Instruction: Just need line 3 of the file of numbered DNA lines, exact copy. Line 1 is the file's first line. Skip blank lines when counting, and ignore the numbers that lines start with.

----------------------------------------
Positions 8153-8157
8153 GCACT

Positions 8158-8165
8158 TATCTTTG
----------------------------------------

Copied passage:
Positions 8158-8165